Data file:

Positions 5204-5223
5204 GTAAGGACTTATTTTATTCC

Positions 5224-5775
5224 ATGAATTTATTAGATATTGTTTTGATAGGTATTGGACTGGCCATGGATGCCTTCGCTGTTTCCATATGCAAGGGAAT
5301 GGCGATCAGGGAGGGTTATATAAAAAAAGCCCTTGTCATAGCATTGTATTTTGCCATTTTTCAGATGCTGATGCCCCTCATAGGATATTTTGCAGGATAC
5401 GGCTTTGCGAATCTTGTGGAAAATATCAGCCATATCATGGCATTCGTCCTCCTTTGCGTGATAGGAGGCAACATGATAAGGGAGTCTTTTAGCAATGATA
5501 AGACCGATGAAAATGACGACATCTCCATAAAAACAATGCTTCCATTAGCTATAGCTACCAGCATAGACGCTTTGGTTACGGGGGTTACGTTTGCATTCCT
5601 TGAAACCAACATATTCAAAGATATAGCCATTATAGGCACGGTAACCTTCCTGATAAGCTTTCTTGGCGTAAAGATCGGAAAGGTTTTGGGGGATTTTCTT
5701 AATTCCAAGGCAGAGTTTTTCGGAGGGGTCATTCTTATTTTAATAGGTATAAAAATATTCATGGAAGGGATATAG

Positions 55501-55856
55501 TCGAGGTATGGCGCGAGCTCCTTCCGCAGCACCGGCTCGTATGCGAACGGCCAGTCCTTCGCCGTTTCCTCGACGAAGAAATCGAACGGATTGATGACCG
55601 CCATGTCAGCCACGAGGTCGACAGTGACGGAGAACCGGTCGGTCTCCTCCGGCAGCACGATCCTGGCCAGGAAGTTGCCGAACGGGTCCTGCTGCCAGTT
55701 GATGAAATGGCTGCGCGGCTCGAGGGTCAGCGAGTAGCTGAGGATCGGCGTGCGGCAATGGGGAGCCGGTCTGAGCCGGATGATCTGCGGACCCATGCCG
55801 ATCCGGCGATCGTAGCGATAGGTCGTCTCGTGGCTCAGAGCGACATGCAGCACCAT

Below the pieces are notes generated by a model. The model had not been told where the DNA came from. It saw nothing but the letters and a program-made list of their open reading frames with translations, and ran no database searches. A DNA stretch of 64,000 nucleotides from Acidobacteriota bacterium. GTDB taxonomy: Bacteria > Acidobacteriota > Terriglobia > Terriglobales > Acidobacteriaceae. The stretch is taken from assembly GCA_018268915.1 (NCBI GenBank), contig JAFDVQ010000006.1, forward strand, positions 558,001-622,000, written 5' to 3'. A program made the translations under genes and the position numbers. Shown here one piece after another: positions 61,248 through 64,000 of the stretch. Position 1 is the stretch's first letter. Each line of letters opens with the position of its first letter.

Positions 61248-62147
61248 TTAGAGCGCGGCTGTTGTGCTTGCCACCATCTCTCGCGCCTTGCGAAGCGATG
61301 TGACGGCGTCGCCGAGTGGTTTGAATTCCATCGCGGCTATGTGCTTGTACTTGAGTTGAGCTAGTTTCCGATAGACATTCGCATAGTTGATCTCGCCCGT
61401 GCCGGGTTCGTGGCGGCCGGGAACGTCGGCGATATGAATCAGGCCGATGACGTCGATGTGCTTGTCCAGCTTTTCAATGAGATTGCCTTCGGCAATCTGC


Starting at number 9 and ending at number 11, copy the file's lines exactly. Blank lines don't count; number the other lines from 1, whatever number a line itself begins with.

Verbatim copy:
5701 AATTCCAAGGCAGAGTTTTTCGGAGGGGTCATTCTTATTTTAATAGGTATAAAAATATTCATGGAAGGGATATAG

Positions 55501-55856
55501 TCGAGGTATGGCGCGAGCTCCTTCCGCAGCACCGGCTCGTATGCGAACGGCCAGTCCTTCGCCGTTTCCTCGACGAAGAAATCGAACGGATTGATGACCG